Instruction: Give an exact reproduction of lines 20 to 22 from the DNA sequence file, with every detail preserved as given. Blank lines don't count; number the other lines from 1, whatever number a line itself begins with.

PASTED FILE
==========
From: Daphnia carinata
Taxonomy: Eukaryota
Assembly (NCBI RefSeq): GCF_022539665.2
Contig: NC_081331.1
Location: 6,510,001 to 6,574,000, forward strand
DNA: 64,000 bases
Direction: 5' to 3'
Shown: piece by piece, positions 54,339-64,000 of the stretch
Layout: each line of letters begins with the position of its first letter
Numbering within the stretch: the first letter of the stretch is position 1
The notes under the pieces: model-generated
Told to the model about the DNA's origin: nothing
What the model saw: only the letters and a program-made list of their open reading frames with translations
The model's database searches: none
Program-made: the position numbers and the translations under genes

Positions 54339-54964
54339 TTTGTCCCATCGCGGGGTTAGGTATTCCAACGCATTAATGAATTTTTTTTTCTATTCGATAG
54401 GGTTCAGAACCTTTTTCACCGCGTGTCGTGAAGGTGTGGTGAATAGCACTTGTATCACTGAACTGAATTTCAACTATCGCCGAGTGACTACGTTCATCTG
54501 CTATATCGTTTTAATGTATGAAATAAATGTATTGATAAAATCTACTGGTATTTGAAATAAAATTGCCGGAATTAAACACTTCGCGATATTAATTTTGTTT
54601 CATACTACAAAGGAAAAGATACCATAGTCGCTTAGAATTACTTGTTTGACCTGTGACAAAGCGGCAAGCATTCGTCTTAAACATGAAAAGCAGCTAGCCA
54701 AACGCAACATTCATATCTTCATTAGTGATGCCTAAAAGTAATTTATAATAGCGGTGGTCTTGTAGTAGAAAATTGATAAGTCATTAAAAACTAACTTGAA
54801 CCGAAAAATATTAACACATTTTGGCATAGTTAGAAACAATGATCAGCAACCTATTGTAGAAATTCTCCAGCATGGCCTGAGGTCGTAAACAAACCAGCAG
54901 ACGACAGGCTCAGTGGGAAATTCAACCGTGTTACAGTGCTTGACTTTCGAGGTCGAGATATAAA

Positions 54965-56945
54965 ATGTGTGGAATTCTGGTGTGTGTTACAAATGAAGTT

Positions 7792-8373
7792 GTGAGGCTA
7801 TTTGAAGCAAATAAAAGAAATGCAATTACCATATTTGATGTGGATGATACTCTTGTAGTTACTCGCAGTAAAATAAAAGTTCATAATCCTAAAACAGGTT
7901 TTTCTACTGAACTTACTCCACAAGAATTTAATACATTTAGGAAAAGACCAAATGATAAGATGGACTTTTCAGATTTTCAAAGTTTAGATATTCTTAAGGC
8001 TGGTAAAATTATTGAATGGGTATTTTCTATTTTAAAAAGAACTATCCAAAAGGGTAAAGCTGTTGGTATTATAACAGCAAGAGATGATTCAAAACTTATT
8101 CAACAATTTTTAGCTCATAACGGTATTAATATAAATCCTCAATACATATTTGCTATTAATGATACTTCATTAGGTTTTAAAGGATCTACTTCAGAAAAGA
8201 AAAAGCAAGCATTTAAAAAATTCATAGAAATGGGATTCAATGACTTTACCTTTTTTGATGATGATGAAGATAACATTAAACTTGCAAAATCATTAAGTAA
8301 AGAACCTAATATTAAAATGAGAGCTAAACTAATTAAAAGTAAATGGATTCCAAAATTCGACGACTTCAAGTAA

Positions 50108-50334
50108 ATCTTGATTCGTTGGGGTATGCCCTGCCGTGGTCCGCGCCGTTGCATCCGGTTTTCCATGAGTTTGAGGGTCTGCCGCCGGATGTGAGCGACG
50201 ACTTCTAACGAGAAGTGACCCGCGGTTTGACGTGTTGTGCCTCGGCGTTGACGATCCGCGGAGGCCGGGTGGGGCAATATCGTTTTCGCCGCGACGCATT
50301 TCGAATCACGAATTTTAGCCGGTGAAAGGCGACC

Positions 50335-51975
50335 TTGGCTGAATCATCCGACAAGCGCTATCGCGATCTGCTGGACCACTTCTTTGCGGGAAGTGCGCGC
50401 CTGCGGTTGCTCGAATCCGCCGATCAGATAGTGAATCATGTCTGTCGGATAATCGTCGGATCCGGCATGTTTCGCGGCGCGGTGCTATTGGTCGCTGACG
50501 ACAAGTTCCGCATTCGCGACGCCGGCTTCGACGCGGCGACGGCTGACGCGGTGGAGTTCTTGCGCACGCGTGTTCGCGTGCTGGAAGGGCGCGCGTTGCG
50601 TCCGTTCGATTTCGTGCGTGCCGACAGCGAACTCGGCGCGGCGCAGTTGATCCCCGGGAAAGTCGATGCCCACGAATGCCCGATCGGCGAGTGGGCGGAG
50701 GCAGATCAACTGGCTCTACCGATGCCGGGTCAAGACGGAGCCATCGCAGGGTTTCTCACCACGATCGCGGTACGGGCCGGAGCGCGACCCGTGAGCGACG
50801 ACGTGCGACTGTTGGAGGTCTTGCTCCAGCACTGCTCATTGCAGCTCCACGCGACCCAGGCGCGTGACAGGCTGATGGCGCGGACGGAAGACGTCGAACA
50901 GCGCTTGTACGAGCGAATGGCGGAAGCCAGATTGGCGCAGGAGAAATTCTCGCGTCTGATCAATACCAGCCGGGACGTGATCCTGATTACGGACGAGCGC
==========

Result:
54601 CATACTACAAAGGAAAAGATACCATAGTCGCTTAGAATTACTTGTTTGACCTGTGACAAAGCGGCAAGCATTCGTCTTAAACATGAAAAGCAGCTAGCCA
54701 AACGCAACATTCATATCTTCATTAGTGATGCCTAAAAGTAATTTATAATAGCGGTGGTCTTGTAGTAGAAAATTGATAAGTCATTAAAAACTAACTTGAA
54801 CCGAAAAATATTAACACATTTTGGCATAGTTAGAAACAATGATCAGCAACCTATTGTAGAAATTCTCCAGCATGGCCTGAGGTCGTAAACAAACCAGCAG